Market Volatility ReturnsNov 13, 2018

Market Volatility Returns

October saw a burst of market volatility led by political uncertainty ahead of the US mid-term elections, continued trade tension between the US and China and a further spike in bond yields. This drove broad stock market declines as the US joined other markets in showing weakness. As this movement gained momentum we saw investor sentiment sour, especially in the technology sector. In fact, over the past several months the average FANG stock is off more than 20% from their highs!

Chart fang and SP performance july 2018

The decline wasn’t limited to stocks. Other markets like high-yield corporate bonds also took a hit. Although there were significant gains in other areas like sovereign bonds, that wasn’t enough to offset the equity declines. However, we do not believe that the current market sell-off is large enough to influence the longer-term economic outlook.

At this stage we feel that the lasting impact of renewed volatility may appear in the level of risk investors are willing to sustain and we expect to see some investors adjust their portfolios accordingly. In previous pullbacks we have seen a “buy the dip” mentality that helped buoy markets, but investor psychology may shift to a “sell the rallies” mentality going forward.

Business Cycle Persists

In recent months the performance gap between different global markets has been driven by concern about the desynchronization of global growth. Despite recent market moves driven by fear of softening growth momentum in several countries, we believe the underlying story has not changed.

Despite the fears of a broadening trade conflict contributing to the slowdown In Asia and Europe, the US stock market and currency have continued to outperform. Our key measures of US business cycle health still support a continued period of sustained growth. Profitability may be close to a peak, but we think capital expenditures will likely support productivity and sustained growth in earnings – notwithstanding weaker capex data in the preliminary Q3 US GDP report. Resurgent capex would have beneficial impacts globally, not just in the United States.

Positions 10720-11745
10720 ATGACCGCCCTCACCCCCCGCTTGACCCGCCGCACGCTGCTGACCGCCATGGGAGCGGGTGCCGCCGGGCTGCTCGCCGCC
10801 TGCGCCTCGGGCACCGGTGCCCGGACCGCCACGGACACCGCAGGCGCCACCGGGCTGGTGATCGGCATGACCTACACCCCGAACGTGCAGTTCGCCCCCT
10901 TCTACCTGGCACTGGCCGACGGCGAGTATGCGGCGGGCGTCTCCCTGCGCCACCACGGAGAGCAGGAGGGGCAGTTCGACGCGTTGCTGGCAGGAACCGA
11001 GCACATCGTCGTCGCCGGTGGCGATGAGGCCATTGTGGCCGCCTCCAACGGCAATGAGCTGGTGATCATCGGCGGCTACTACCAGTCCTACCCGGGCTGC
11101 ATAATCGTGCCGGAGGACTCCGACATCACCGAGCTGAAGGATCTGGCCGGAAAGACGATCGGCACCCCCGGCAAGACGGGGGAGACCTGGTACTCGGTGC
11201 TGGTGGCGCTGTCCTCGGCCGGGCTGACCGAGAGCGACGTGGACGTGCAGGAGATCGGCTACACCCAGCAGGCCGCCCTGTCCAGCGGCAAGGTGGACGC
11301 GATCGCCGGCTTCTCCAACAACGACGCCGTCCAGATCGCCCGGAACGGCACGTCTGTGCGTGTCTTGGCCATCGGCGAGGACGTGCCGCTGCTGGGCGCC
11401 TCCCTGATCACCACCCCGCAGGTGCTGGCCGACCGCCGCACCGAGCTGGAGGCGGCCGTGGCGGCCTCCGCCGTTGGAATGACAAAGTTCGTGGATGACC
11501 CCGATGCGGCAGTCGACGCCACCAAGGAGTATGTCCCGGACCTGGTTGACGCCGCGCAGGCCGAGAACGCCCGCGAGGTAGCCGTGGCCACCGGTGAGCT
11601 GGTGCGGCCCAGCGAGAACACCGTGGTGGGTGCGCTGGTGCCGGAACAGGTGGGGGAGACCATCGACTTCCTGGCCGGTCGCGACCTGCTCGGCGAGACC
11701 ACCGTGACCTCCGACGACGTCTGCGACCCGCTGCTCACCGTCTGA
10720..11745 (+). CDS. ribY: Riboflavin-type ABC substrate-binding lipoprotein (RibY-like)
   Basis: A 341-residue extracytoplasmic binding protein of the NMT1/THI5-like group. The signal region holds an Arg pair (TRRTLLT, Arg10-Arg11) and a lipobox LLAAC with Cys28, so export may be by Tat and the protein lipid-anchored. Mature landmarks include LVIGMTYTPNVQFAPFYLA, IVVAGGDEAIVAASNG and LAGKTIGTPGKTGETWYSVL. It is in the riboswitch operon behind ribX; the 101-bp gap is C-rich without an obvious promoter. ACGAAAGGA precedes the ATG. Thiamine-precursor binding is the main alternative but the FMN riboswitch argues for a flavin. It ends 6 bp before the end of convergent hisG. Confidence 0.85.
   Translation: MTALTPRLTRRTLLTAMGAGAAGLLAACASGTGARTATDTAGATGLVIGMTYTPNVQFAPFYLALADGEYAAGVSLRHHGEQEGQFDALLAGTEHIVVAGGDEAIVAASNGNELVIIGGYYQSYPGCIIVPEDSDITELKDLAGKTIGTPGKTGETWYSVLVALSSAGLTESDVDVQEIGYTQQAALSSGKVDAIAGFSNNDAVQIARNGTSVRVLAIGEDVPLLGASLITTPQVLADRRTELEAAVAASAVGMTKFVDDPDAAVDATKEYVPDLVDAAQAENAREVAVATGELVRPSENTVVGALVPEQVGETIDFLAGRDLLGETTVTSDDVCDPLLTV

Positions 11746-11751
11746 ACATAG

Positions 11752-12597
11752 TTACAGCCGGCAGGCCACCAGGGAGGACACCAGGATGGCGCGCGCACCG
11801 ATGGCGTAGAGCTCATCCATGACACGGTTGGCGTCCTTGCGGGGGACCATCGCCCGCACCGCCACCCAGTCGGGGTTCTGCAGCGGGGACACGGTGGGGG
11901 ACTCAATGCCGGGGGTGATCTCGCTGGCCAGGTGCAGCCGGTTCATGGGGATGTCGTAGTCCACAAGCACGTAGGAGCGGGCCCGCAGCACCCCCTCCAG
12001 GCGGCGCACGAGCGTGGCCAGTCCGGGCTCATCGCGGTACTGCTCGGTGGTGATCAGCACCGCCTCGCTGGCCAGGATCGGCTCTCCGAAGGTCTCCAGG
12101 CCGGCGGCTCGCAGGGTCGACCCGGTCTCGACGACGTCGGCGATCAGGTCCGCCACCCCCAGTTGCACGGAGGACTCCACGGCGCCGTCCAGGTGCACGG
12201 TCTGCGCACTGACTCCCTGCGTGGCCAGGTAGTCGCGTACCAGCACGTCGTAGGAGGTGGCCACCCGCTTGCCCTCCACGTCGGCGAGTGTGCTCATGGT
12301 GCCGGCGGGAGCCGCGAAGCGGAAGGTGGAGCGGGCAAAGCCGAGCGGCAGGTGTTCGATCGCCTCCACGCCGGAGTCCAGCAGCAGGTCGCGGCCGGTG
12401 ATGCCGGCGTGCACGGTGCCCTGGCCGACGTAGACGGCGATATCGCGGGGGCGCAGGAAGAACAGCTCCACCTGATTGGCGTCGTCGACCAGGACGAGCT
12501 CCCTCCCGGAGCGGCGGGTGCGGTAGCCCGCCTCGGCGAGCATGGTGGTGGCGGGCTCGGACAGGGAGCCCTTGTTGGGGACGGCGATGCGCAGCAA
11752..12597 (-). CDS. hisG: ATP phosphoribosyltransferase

While fears of a broadening trade conflict are causing a slowdown in Asia and Europe, China’s recent steps to support its economy by lowering bank reserve ratios and promising tax cuts are encouraging. This action could be viewed as affirming the growth divergence as real and worthy of attention. However, if the divergence is no longer in question, focus could turn to “how does it narrow?” Do we expect growth in the United States to fade, or the rest of the world to revive?

Chart 3 year global manufacturing performance

Exercising patience on risk exposure

Our outlook isn’t quite as positive now as it was 2017 or the early part of 2018, based on our score-card of global growth indicators. Global trade is slowing, but at some point, the markets that have fared worst are likely to catch up.

Given the increased market volatility of the last few weeks, we remain cautious about increasing our risk exposure more broadly. We will wait until we see a stabilization in some of the growth momentum indicators that we are currently following. Though these indicators aren’t providing a clear signal in the near-term.

Stephen Lingard’s comments, opinions and analyses are for informational purposes only and should not be considered individual investment advice or recommendations to invest in any security or to adopt any investment strategy. Because market and economic conditions are subject to rapid change, comments, opinions and analyses are rendered as of the date of the posting and may change without notice. The material is not intended as a complete analysis of every material fact regarding any country, region, market, industry, investment or strategy.

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